A rival will often exaggerate their capabilities, achievements, and talents. They are more likely to boast, unsurprisingly, when you are earning recognition for your hard-won successes. These exaggerations occur for one reason: their own insecurities.


There are few things worse in this world than a sore loser. People who disregard or downplay the successes of others are as toxic as they are annoying. People who envy you the most are the ones who most desire what you possess. With this in mind, it is in your best interest to just avoid such people.


“John's really not that great a salesman,” “Sally really isn’t that smart,” or similar sentiments (names and job titles interchangeable!) are expressed by those who are engaged in unhealthy competition with someone else. Engaging in gossip is an act of immaturity – and should be dealt with.


No, they really don’t care about your success in this case. While they may approach you with a smile – perhaps even engage in a bit of playful banter – it’s a front to achieve one thing: to find out how they’re measuring up. Watch their expression quickly turn to sour grapes upon hearing anything they perceive as self-defeating (a.k.a., your successes.)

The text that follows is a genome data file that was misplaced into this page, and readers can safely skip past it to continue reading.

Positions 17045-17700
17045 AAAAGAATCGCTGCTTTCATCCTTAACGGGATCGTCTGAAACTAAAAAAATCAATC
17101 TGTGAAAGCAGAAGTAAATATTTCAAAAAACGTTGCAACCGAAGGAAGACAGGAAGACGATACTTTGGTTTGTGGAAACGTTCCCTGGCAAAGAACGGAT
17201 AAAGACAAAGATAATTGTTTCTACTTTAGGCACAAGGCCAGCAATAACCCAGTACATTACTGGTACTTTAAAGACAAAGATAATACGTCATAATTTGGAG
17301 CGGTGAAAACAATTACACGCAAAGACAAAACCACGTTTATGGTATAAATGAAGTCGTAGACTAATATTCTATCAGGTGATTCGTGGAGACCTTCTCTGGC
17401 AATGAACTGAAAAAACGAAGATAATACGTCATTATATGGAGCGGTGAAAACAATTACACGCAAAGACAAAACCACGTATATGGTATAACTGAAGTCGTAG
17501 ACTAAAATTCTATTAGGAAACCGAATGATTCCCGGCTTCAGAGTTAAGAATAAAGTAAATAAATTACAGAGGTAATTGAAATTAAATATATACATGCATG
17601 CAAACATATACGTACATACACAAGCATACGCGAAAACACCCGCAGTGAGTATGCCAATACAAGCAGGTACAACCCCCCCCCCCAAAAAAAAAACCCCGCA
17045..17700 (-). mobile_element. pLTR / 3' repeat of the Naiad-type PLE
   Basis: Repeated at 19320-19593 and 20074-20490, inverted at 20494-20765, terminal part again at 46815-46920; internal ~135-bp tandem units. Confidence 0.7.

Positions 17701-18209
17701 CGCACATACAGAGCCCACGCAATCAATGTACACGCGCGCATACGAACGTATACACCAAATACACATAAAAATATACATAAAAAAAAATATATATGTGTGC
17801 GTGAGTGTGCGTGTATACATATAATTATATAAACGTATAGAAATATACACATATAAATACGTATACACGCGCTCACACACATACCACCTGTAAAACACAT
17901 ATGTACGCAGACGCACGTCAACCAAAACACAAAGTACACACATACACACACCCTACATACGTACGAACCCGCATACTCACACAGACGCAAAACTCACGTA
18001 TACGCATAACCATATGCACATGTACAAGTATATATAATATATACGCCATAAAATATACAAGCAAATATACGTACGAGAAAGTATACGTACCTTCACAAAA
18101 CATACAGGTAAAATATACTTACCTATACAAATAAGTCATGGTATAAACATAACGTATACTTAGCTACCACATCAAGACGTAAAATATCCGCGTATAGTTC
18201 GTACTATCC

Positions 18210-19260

A person that is jealously competing with you gets pleasure out of your “failures.” The only thing worse than deviously celebrating your setbacks?

When that same someone talks about them behind your back – which they probably will, and then denies having done so – which they probably will.


Someone who competes with you on an unhealthy level strongly desires to be “equal to” or “better” than you. As such, you may notice them walking, talking, and even (creepily) dressing similar to you. ‘

There’s one caveat, and it involves role models. We will naturally imitate those who we respect – and there’s nothing wrong with this. The difference? Well, we don’t gossip about or attempt to sabotage a role model.


There are few things better than a well-timed compliment. There are few things worse than continuous, false praise. When someone is competing with you out of hostility; instead of owning their displeasure, they will instead annoy you with disingenuous compliments. Classy, right?